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Re: [jox] Multi-rating mode of evaluation (was: Multi-rating mode of evaluation / Updating papers)

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This is an interesting discussion - sorry I cant participate fully due to a current overload. 

By our First Monday analysis journals accepting only the best, and those "open to all", are both paths well travelled in academic publishing, with known outcomes - the first gives rigor but not relevance and the second reduces quality and recognition. 

Statements like "We should publish only papers that we agree are fit for publication" or "We should ..." in general assume that we control the journal. Our paper at opposes that control mentality to introduce the ideal of democracy in academic publishing, i.e. government by the people for the people 

Reviewers imposing grades on accepted publications only denigrate authors if the journal makes them publish. If authors choose to publish how can they be offended? If they were offended they would just choose not to publish. Reviewing is then just the journal doing its job. 

A journal that cant be bothered rating its submisions doesn't deserve to succeed. Equally one that selects the best and leaves the rest is elitist. There is no easy way between these options, so we suggested both highly selective reviewing and completely open publishing. The multi-grade system lets anyone publish but all neednt be rated equal - though there can be multiple criteria. I guess this goes against the politically correct idea that we are all equal, but actually some of us run faster, others cook better and a few of us can actually do mathematics - so really "equality" is a myth. The real equality is of opportunity not ability, which is why this approach lets everyone in who wants to come in.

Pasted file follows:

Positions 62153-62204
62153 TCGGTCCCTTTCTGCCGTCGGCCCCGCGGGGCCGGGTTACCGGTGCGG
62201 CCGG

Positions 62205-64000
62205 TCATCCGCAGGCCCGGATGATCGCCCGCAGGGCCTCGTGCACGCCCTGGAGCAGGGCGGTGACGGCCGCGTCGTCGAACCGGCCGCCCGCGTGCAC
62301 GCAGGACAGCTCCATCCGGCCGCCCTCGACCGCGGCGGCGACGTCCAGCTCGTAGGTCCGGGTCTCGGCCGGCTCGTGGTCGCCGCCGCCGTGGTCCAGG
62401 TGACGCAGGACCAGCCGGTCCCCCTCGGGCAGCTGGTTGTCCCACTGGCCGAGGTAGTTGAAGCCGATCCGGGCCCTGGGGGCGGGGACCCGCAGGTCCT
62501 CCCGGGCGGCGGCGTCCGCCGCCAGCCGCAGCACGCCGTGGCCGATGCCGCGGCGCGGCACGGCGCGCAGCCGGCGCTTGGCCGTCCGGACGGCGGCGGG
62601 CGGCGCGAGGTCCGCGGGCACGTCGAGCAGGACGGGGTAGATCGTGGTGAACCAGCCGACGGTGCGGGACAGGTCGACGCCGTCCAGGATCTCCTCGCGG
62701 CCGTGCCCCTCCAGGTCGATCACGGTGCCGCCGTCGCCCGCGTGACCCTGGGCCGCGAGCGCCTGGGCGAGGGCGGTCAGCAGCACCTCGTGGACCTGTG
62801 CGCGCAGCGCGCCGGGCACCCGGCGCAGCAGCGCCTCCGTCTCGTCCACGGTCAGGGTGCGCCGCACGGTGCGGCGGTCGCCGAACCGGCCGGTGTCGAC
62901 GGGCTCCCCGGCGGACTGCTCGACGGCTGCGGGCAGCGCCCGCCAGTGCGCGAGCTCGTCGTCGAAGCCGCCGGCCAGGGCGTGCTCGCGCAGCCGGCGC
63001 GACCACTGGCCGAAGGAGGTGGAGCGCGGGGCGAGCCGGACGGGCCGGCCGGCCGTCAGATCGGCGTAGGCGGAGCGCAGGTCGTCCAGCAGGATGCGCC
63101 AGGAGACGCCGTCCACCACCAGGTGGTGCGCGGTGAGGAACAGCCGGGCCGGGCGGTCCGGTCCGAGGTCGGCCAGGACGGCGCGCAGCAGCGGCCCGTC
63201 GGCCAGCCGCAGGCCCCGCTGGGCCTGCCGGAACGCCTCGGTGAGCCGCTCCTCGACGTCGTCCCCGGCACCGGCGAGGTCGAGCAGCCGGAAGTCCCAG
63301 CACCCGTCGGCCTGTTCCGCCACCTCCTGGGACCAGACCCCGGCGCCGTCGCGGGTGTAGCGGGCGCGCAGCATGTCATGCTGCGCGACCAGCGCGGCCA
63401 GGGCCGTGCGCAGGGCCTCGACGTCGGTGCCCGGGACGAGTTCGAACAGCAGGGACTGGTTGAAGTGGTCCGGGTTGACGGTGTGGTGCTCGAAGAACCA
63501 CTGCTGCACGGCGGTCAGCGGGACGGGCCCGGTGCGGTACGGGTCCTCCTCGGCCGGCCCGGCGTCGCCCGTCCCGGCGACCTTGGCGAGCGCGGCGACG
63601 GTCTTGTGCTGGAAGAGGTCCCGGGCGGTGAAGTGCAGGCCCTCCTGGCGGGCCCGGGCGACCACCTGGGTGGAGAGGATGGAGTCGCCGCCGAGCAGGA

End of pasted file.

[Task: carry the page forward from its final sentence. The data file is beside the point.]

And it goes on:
Likewise the ratings of registered readers, while informal, are not unexpected nor imposed. The public is always entitled to its opinion. The system need only identify and ban spammes and trolls, as Wikipedia does. The view of the public should not be a secret, so people can rate what they read.

The social principles outlined in our paper were fairness, public good, transparency, freedom and order. Achieving all these in one jump is probably impossible, as socio-technical systems are still struggling to evolve. It is all very compex. Hopefully this journal can make some advance on what went before, even if we dont get it right first time. 

Regardless of the outcome, thank you for trying!

Brian Whitworth
----- Original Message ----- 
From: "Felix Stalder" <felix>
To: <journal>
Sent: Friday, December 04, 2009 1:36 AM
Subject: Re: [jox] Multi-rating mode of evaluation (was: Multi-rating mode of evaluation / Updating papers)

On Wednesday, 2. December 2009, Stefan Merten wrote:

We should publish only papers that we agree are fit for publication.

But "fit for publication" is not based on a single reason. There may
be articles which we consider great in many dimensions but they lack
some certain feature. Lack of this feature normally would make them
unacceptable but if we can express this lack by a rating then the
credibility of our journal is maintained and the article is

I think multi-rating models are too complicated, and patronizing to both 
the author and the reader. I mean, if we like the paper enough to publish 
it in our journal, we should do it. Period.

Do we really need to say something like: we give this paper an 'a' in 
grammar, a 'b+' in originality, an "a-" in methodology and a 'b-' for its 
bibliography? Shouldn't the reader be able to figure it our him/herself?

If we think a paper would be great to publish, but lacks some critical 
aspects, we should ask the authors to revise it before publishing. I don't 
see this as censorship or forcing anything upon the author, but rather as a 
process of critical evaluation that leads to an improvement.



--- ----------------------------- out now:
*|Mediale Kunst/Media Arts Zurich.13 Positions.Scheidegger&Spiess2008
*|Manuel Castells and the Theory of the Network Society. Polity, 2006 
*|Open Cultures and the Nature of Networks. Ed. Futura/Revolver, 2005 


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